#MeToo India: Bringing Sexual Misconduct Out Of The Whisper Network
One year ago, a barrage of allegations levied on social media finally gave Indian women a voice to talk about sexual harassment. Comedians, actors, musicians, politicians; almost every field in India felt the tremor of this sudden outburst on women’s part. We had had enough, and we were ready to talk. A year later, it feels as if nothing has changed. Or worse, the outcome of almost all the allegations levied for the accusers and the accused, have shown us why equality and a life of dignity is still a distant dream for Indian women. The prominent faces in film world were either absolved of all accusations or were quietly drawn back into the folds by the industry, where they are now patiently biding their time to crawl back into the limelight. Priya Ramani is locked in a fierce legal battle, while Vinta Nanda got questioned about her motives for speaking up so long after the alleged misconduct happened. So has anything changed at all, or was it all for nothing?
- The #MeToo Movement broke out in India one year ago.
- It feels like not much has changed in the past year. Or has it?
- #MeToo brought the conversation on consent and agency to Indian drawing rooms like never before.
- It gave women a voice to speak up and put forth their perspective.
The prominent faces in film world were either absolved of all accusations or were quietly drawn back into the folds by the industry, where they are now patiently biding their time to crawl back into the limelight.
Every woman citizen of this country can affirm to have faced sexual misconduct in one way or the other. It could be unwanted sexual advances at hands of your superior at workplace, or being groped on public transport, or facing a barrage of lewd comments on your way back home from college, or worse. We have faced it and largely we have kept quiet. But with #MeToo India, something changed. Women are not afraid to speak up now and what’s more, the movement brought the much-needed conversation on topics like agency and consent to our drawing rooms.
Although one may not approve of how this conversation progresses in most Indian households, where people have internalised virtues of patriarchy irrespective of gender or age. She must be lying. She must have misled him, perhaps unintentionally. Why speak up so late? Why not follow due process instead of putting it out on social media where judgment is passed almost instantaneously? Does he deserve the repercussions he has earned? And the most painful of all, why must we believe her?
I am grateful that these conversations are out in the open. What could we have achieved by not having them at all? Atleast now we have a chance to speak out, to talk openly about sexual harassment and the lack of regard this society has for women’s sexual agency.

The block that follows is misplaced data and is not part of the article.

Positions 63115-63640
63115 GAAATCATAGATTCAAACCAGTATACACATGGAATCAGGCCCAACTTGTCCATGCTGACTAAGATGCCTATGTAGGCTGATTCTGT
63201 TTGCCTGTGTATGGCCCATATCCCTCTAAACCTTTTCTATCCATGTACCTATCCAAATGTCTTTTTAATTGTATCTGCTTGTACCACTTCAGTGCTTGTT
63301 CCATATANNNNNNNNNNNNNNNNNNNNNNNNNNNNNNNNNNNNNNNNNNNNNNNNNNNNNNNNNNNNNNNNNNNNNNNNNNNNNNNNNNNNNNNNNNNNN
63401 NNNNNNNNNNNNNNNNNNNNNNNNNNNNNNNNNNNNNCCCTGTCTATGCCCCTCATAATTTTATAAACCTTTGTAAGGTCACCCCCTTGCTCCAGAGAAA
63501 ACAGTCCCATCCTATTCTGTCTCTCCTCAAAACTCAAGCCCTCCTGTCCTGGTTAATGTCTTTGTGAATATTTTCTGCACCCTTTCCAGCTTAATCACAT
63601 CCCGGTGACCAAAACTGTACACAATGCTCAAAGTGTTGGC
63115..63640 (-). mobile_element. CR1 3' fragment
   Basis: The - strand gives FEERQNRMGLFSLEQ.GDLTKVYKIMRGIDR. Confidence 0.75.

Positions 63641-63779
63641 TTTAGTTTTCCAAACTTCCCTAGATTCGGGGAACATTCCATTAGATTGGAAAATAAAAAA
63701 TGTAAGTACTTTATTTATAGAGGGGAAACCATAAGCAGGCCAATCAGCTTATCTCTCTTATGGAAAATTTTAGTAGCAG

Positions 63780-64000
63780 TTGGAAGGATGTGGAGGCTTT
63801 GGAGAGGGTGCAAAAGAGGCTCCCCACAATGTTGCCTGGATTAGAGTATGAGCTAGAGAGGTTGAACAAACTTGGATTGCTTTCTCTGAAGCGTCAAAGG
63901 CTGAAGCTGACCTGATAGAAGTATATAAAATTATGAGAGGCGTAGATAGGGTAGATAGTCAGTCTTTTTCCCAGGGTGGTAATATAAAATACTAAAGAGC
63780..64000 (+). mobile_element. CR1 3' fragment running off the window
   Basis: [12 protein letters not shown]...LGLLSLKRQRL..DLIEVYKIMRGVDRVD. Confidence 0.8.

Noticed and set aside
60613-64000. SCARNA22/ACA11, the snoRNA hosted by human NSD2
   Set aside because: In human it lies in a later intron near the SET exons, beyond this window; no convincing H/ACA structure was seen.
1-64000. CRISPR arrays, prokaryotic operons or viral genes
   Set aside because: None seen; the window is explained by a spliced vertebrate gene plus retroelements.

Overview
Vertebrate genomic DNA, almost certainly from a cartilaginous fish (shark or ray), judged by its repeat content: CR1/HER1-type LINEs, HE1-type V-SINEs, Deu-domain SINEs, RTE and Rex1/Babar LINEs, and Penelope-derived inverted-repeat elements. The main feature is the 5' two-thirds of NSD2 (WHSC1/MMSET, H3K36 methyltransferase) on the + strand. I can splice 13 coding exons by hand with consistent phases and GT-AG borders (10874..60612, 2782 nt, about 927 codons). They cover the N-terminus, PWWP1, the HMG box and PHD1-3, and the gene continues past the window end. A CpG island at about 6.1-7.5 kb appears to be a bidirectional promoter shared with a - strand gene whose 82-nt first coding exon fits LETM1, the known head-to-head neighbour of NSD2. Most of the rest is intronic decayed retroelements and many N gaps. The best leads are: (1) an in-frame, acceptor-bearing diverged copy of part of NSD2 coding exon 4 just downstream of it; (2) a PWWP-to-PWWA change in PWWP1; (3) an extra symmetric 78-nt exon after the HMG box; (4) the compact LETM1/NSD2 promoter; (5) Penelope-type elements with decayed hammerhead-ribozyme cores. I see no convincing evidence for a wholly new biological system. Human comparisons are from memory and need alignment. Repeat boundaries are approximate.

It’s not easy to convince your older cousin or husband or uncle or even father, on why certain kinds of behaviour on men’s part aren’t justifiable, despite being normalised. Or to tell your mother, or sister or aunt that it wasn’t her dress or the way she talks that got her “into trouble.” You are often the lone warrior, battling questions and stereotypical beliefs that shape mindsets in our society, courtesy years of silence women have endured due to shaming and the weight accountability lying on their shoulders. And yet, I am grateful that these conversations are out in the open. What could we have achieved by not having them at all? Atleast now we have a chance to speak out, to talk openly about sexual harassment and the lack of regard this society has for women’s sexual agency.
The first impression that one gets from the course that #MeToo took in India is that of the defeat of women. It appears like we are exactly where we started one year ago. But we shouldn’t let the stagnation and set-backs, the convenient oversight and the political correctness get to us. No one ever set that it was possible to undo centuries of inequality, disbalance in power dynamics, male entitlement and female accountability when it comes to sexual conduct, in one year. We have a long road ahead of us, to make this world a safer place for our children. To open the conversation further so that more victims, especially men, can raise their voices. #MeToo was just a crack, an opening to a long-held back and stifled dialogue. A flood will follow soon. Hopefully.
Yamini Pustake Bhalerao is a writer with the SheThePeople team, in the Opinions section. The views expressed are the author’s own.